Furnished Finder featured in article, “Growth in Healthcare is good for the Traveling Nurse
Nursing, along with the healthcare industry in general, is facing an unprecedented period of growth. Healthcare jobs are expected to amount to a whopping 25% of all new jobs in the coming decade, with over 700,000 new positions for registered nurses opening from 2010-2020 alone. (Source: The US Department Of Labor)
As the demand for jobs continues to rise, hospitals are choosing travel nursing with increasing frequency. Nurses in this field are willing to travel from their location, moving to where the demand for nurses is greatest. They generally work for 13 weeks at the new location and then transfer to a new facility. With this steadily increasing need for traveling healthcare professionals (doctors, nurses, and occupational therapist) comes the same demand for furnished short-term housing.
Housing for traveling nurses.
Corporate housing, and all of the headaches that come with finding short-term furnished apartments, are traditionally the hardest part once the traveling nurse accepts the job. The healthcare staffing agencies typically offer to take care of the housing for them, but the trend now is for travelers to take the weekly stipend over pre-arranged housing. This gives the traveler more control over the quality of housing they receive, while allowing them to keep as much of the tax free stipend as possible. Companies like Furnished Finder (www.furnishedfinder.com) are invaluable to these well-paid healthcare travelers who assist them in locating furnished rentals, while also managing the utilities, leases, & deposits.
Traveling nurses get assigned a Furnished Finder client rep who provides properties to choose from, and then arranges the utilities, furniture, and even pays the deposit for them. Traveling nurses typically enjoy this service because it gives them better control over their cash flow, while eliminating the need to chase the deposit down every 13 weeks. Furnished Finder also boasts a new program that continues to help the traveler’s pocketbook called Deferment Plus. This program allows traveling nurses to postpone rent payment a week or two until they start getting paychecks-as their payment cycle is usually 2 weeks behind.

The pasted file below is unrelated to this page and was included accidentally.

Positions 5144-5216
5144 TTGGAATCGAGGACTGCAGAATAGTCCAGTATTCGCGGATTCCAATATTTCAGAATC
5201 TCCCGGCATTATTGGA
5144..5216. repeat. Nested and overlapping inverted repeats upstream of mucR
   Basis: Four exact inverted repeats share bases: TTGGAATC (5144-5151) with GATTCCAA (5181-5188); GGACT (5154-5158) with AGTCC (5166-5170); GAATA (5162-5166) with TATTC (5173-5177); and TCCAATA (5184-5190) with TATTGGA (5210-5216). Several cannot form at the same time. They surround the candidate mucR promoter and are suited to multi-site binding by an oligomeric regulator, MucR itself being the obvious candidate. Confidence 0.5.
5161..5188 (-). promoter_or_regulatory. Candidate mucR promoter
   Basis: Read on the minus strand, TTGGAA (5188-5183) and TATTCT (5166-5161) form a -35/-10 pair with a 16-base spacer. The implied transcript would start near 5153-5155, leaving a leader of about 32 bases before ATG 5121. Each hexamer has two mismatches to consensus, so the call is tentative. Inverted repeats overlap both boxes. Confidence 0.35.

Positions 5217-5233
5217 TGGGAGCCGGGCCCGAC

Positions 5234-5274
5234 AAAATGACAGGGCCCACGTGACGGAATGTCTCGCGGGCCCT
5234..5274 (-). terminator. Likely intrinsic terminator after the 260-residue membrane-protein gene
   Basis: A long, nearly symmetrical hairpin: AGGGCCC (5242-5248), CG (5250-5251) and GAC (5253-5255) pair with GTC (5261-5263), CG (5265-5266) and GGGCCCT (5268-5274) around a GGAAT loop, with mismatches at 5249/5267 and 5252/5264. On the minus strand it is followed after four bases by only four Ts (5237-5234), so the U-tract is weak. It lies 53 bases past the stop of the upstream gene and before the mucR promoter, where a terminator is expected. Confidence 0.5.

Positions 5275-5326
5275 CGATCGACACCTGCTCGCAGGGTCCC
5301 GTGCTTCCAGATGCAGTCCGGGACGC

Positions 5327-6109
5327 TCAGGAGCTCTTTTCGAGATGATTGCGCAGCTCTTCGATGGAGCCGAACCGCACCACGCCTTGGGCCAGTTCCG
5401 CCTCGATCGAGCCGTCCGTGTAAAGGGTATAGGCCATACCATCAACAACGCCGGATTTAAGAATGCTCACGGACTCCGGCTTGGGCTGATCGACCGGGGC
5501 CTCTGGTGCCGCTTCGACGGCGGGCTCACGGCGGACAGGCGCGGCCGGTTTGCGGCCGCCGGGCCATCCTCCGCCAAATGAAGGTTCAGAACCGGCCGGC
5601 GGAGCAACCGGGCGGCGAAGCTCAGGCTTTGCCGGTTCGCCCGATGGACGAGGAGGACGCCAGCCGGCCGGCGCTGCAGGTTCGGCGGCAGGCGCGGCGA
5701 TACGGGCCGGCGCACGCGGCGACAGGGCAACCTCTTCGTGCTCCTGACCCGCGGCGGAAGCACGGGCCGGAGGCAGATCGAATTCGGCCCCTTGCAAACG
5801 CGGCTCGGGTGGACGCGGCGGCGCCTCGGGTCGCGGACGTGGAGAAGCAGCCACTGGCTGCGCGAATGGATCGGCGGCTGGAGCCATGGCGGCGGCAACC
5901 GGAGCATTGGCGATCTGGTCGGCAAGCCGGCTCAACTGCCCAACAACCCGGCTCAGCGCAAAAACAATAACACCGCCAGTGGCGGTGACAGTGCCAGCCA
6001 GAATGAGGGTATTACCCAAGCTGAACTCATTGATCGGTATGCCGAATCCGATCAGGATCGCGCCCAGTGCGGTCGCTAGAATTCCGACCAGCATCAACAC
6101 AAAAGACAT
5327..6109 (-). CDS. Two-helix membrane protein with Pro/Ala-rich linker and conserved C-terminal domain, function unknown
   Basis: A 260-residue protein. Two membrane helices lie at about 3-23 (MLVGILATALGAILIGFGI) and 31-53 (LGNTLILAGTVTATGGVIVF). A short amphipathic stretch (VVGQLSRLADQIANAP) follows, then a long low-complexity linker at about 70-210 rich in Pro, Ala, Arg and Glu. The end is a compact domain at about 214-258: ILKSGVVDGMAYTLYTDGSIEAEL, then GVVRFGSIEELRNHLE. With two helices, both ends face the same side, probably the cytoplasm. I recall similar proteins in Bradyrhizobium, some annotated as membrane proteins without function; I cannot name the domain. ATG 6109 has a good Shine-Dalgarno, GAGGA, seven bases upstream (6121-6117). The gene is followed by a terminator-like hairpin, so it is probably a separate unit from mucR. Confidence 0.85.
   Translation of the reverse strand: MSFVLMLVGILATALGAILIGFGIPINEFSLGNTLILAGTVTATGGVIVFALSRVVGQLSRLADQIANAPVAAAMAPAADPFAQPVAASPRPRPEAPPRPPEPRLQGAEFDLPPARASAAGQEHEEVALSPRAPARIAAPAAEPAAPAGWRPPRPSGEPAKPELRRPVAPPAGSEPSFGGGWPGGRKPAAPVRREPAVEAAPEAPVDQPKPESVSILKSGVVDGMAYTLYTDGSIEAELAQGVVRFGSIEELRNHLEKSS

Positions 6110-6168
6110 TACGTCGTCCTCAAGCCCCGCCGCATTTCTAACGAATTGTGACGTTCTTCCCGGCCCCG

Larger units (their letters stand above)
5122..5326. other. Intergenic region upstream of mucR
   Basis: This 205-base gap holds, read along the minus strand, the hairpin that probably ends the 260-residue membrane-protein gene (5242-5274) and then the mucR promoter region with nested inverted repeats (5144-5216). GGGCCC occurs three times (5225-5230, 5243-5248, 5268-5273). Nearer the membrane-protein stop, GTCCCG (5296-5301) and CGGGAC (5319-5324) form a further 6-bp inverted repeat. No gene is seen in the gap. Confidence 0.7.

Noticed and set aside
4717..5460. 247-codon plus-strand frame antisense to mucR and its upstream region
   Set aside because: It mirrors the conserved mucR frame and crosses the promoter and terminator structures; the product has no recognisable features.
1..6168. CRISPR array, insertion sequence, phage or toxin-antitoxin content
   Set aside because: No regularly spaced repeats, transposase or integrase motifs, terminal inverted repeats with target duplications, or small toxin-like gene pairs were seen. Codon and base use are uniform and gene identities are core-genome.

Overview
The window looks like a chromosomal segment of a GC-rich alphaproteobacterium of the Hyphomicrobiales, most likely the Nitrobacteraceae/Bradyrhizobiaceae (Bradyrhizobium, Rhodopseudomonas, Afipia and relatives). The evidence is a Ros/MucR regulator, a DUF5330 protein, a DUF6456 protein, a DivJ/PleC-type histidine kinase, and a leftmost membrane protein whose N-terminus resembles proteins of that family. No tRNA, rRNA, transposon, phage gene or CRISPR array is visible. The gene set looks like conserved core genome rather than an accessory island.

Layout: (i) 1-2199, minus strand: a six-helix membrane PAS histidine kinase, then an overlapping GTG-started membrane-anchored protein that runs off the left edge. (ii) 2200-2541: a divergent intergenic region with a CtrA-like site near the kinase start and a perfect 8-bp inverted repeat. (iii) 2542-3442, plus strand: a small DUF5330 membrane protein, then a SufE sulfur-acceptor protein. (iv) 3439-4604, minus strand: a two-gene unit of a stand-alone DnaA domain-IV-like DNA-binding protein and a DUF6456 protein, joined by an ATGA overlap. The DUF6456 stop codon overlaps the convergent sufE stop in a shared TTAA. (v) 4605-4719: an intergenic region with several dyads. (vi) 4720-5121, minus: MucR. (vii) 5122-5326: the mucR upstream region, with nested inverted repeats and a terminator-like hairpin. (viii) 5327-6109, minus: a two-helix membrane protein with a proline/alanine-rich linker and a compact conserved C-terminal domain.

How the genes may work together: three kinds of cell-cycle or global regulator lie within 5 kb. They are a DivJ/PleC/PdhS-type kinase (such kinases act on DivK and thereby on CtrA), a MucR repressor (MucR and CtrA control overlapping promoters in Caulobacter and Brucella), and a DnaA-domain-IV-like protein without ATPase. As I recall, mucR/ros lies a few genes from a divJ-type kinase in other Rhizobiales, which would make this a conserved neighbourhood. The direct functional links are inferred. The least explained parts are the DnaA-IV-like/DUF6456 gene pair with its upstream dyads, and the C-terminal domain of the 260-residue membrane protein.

Current and future traveling nurses are perfectly positioned to capitalize on the explosive growth in healthcare, and companies like Furnished Finder are a significant resource for the traveling healthcare community.
Nurses Increasing in Demand as Population Ages
As advancements in modern medicine continue to lead to improvements in life expectancy, and the Baby Boomer generation begins to age, the need for a more expansive healthcare “net” becomes increasingly apparent.
There are 76 million Baby Boomers in the USA.
Baby Boomers comprise 25% of the nation's workforce.
By 2020, this generation will be between the ages of 56 and 74. By 2030, one in every five Americans will be over the age of 65.
As they continue to age, their risk of chronic disease will increase too and so will their need for healthcare services. Consider this: 77% of women who are diagnosed with breast cancer are over the age of 50, and approximately half of all women diagnosed with breast cancer are older than 65.
Similarly, aging also increases the risk of diabetes, stroke, Alzheimer's, and most other ailments. This rise of an at-risk population will come at the precise time when perhaps 25% of America's healthcare workforce has reached retirement age.